Overseas buyers stepped up UK investment throughout 2009, while UK institutions returned to net property investment in Q4.
- UK investment jumped again in the last quarter of 2009, to £7.8bn, taking the total deals for the year to £22.3bn.
- A total of £13.6bn was transacted in the second half of the year, compared with £8.7bn in the first half – a 56% increase.
The highest volume of investment deals for 2009 was recorded in Q4, at £7.8bn, compared with almost £5bn in Q1, £3.7bn in Q2 and £5.8bn in Q3. Total investment for 2009 was £22.3bn, the lowest for 10 years – but only about 10%, or £2.4bn, down from the £24.7bn total at the end of 2008.
In Q4, UK institutions finally became net investors in UK property for the first time since Q1 2007, with a £486m net investment. Their share of total investment grew to 29% in 2009, from 21% in 2007. Overseas buyers continued to increase their share of deals, from 29% in 2007 to 32% by 2009.
On the disinvestment side, UK institutions continued to be the largest sellers, at 41% by value in 2009, edging down from 43% in 2008. UK listed property companies increased their share of sales to 23% in 2009, from just under 10% in 2007, but their sales fell from £3.1bn in the first half to £2.1bn in the second half. Owner occupiers sold 13% of investments (£2.9bn). By Q2, Irish investors became the largest net overseas disinvestors for the rest of the year, with £365m of sales.
Offices were the favourite sector for investment, accounting for 28% of all deals, followed by mixed retail and offices, at 16%. Central London remained the favourite location, at 32%, followed by the South East, at 12%. London and the South East accounted for just over 50% of all deals, followed by UK-wide (portfolio) deals (almost 22%).
UK institutions took a bigger slice of investment volumes as 2009 progressed, with a 34% share in the second half (£4.59bn). This was just higher than overseas investors, at 33% for the same period (£4.49bn). UK unlisted property companies’ share of activity slipped from 18% in the first half of 2009 to 14% during the second half.
UK institutions remained the main source for UK property on the market, selling 41% (or just over £9bn) of the total – slightly less than 2008, when they had a 43% share(£10.5bn) of all sales. UK listed property companies had a 13% slice of sales, at £5.2bn, while owner occupiers’ share fell from 17% in 2007 (£8.5bn) to 13% in 2009 (£2.9bn).
In terms of net investment/disinvestment flows, UK institutions emerged in positive territory by the end of 2009, joining overseas investors, who were boosted by just over £1bn net investment from the Far East. UK private investors continued to be net investors from Q3 2008, totalling £1.4bn for 2009, slightly down from £1.6bn at the end of 2008. As liquidity improved with more buyers, yields compressed, starting in Q3, when retail warehouse, shopping centre and office yields fell 40-60bps. By the end of Q4, all yields had fallen by nearly 100bps, with industrial yields down 166bps (see table). As the number of deals increased, so did the average lot size, to £26.5m, from a low of £16.0m at the end of Q2 2009.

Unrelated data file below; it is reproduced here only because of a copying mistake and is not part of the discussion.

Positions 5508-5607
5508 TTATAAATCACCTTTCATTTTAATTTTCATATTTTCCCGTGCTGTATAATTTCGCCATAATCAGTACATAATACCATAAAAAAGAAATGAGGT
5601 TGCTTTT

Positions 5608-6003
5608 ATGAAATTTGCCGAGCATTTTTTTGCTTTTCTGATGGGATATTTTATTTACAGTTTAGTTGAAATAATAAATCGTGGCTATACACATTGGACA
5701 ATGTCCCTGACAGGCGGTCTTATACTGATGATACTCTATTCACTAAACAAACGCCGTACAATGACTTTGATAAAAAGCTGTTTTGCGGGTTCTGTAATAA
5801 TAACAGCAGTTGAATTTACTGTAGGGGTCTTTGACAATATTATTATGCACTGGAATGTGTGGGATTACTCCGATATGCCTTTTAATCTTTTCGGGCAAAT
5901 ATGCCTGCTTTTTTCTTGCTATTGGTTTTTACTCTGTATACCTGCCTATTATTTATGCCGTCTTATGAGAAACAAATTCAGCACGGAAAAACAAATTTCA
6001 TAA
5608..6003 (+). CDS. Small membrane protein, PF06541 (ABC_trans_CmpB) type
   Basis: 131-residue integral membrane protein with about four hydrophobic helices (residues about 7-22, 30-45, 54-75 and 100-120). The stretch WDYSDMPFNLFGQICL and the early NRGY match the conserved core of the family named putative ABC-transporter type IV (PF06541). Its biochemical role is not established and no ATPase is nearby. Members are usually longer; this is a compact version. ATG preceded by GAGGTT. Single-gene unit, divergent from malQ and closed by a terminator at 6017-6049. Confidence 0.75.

Overseas buyers favoured offices and retail, while UK investors – especially property companies and institutions – mainly preferred portfolios, shopping centres and offices. UK institutions and private investors led on office buying in the second half. The biggest change in Q2 was a rise in investment in offices and retail warehouses and a fall in portfolio investments – £2bn was spent on portfolios in the first half, nothing in Q3 and £1.2bn in Q4.
Overwhelmingly, the money was spent in mainstream sectors: offices (28.2%), retail (25.27%), retail/office mixed (15.86%), industrial (11.11%) and portfolios (13.6%). The Property Archive recorded no deals in some alternative property sectors, such as nursing homes, and only £205,000 (under 1%) was spent on leisure property.
Sales by overseas investor often indicate problems at home, and this was true of Irish and Russian investors. The Irish increased their net disinvestment each quarter from Q2.
Scandinavians and South Africans were also net disinvestors of UK property in 2009, as were US investors (only just) by Q4. The figures are fairly low (ie Scandinavians -£32m, Russians -£24m, Americans -£22m and South Africans -£6m), but this could indicate that domestic troubles affected investors in different ways. For example, Middle East and Israeli investors continued to be positive net investors in UK property, despite domestic tensions, as it is still seen as a good diversifier.
As values rose in Q4 2009, greater turnover is likely from investors who bought in 2008 and early 2009. UK institutions are moving up the risk curve as less prime stock comes to the market and their cash allocations rise. How long this scenario lasts will depend on the UK economy, tenant demand, interest rates staying low and quantitative easing. Some say 2010 will be another year of two halves, with positive returns in the first half and negative ones in the second half. UK property was first to experience an upswing, but other countries are following. The appeal of UK and London property has diminished as capital values have risen. Investors are asking how long this will last and to what extent. There may be greener fields outside the UK in 2010 for investors who sell UK property to realise profits.